Corn Market 284


WORLD : Maize disrupted by Omicron variant

From 19/11 to 26/11, prices for the December maturity in Chicago gained $6 /t to stand at $231 /t.
At the end of the week, however, maize prices were clearly disrupted, like other commodities and the world’s financial markets, by the detection of a new variant of Covid-19. The markets fear an epidemic rebound that would counteract the global economic recovery that has been underway for several months, which is causing considerable volatility. However, the fundamentals remain unchanged, particularly with regard to the pressure on global grain balances. This is increasing in wheat due to the intense rains in Australia, which are compromising the quality of the crop in this exporter. Similarly in maize, demand from the US ethanol sector remains strong despite the fall in oil prices and export contracting, at 1.43mt, exceeded traders’ expectations last week. In its November report, the CIC also confirms this tension on the world maize balance. Thus, despite an upward revision of world production and Chinese stocks, the organisation considers that the world stocks/usage ratio for the 2021/22 crop year, at 24%, is at its lowest level for 10 years and that the stocks/usage ratio outside China, at 10%, remains below the average of recent crop years (13%). In Brazil, soybean sowing is finishing in good conditions and ahead of past crop years. This suggests that, in the absence of weather hazards, safrinhas maize (sown after soybeans) will be sown on time. In the south of the country, full season maize is beginning to suffer from water stress as pollination approaches. The week is expected to be relatively dry in this area. In Argentina, planting is on pause to avoid a pollination phase in January-February (hot and dry months). They should resume with the late maize in early December. Although they are generally a little less productive than early maize, their sowing dates make them more protected from climatic hazards.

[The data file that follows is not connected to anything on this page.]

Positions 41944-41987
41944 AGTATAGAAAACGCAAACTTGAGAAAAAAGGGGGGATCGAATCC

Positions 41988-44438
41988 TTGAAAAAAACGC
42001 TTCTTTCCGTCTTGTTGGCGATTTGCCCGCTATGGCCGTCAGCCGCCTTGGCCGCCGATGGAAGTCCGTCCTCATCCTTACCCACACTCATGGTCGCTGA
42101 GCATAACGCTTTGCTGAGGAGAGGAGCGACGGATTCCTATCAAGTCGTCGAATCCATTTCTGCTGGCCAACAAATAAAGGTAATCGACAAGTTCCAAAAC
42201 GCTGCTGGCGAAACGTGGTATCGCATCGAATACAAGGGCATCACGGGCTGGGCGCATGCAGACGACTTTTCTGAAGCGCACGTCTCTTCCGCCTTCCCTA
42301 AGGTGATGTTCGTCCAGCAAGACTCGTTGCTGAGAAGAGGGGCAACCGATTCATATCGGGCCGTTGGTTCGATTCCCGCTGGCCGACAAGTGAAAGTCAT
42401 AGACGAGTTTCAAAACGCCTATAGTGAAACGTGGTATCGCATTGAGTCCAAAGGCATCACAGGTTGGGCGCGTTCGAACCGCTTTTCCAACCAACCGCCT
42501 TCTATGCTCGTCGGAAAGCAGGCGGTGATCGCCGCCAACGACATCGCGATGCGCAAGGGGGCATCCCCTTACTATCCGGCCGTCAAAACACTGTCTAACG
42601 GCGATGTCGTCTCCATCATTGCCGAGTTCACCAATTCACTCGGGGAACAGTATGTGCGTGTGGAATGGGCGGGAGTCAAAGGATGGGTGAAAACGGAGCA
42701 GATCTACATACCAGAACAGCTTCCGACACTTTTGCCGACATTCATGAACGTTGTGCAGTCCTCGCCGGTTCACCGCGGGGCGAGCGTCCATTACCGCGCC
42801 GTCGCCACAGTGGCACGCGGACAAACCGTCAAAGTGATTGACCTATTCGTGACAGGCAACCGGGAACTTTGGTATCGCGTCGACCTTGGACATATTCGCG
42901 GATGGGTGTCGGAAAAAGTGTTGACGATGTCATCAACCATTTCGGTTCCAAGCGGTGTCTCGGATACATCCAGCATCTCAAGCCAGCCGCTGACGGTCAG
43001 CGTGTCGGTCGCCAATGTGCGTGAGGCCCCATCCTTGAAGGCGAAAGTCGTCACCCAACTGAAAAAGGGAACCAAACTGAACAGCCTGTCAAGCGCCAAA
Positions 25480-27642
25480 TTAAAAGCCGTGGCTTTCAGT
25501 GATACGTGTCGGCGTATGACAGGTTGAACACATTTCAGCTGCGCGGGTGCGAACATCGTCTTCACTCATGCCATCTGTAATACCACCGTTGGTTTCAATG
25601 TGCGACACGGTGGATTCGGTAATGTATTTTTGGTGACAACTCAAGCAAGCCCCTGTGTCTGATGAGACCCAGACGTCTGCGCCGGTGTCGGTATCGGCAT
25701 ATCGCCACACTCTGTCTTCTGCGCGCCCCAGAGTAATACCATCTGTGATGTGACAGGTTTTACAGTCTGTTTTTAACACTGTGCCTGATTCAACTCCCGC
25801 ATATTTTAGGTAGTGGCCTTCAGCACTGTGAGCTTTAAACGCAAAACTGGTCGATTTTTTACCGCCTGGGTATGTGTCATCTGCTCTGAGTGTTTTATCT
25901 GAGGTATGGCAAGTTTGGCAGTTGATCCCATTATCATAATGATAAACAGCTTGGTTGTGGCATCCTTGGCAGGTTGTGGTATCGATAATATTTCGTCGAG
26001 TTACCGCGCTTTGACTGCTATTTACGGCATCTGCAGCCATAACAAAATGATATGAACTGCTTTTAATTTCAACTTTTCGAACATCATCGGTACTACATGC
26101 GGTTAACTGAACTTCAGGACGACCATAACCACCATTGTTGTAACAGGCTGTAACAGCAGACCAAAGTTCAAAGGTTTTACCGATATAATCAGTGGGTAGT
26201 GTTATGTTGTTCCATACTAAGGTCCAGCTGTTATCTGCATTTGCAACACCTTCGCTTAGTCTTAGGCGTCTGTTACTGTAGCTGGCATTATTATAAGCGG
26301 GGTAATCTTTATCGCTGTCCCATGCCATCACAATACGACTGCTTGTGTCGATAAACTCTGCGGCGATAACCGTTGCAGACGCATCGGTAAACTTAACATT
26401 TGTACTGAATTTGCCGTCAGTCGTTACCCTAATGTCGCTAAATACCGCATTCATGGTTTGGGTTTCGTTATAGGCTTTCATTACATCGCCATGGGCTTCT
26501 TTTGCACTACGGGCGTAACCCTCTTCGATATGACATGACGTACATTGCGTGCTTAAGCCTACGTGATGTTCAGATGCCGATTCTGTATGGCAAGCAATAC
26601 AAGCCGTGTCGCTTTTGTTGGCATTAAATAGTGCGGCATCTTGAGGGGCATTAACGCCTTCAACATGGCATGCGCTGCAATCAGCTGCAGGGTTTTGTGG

EUROPE: Suspension of tariffs on US maize

The European Union has suspended the ad valorem tariffs (25%) on US corn since 2018. They were introduced in retaliation for Donald Trump’s tariff dispute on steel. The US is a minor supplier of maize to the European market (500 Kt-1.5 Mt/year). In its November report, the European Commission revised upwards its production projection compared to October for the 2021/22 crop year by 522 Kt (68.4Mt). Imports are left unchanged (14.5 Mt). Due to an upward revision of the initial stocks (+2.4 Mt), the carry-over stocks for the crop year are revised upwards by 3 Mt (17.9 Mt).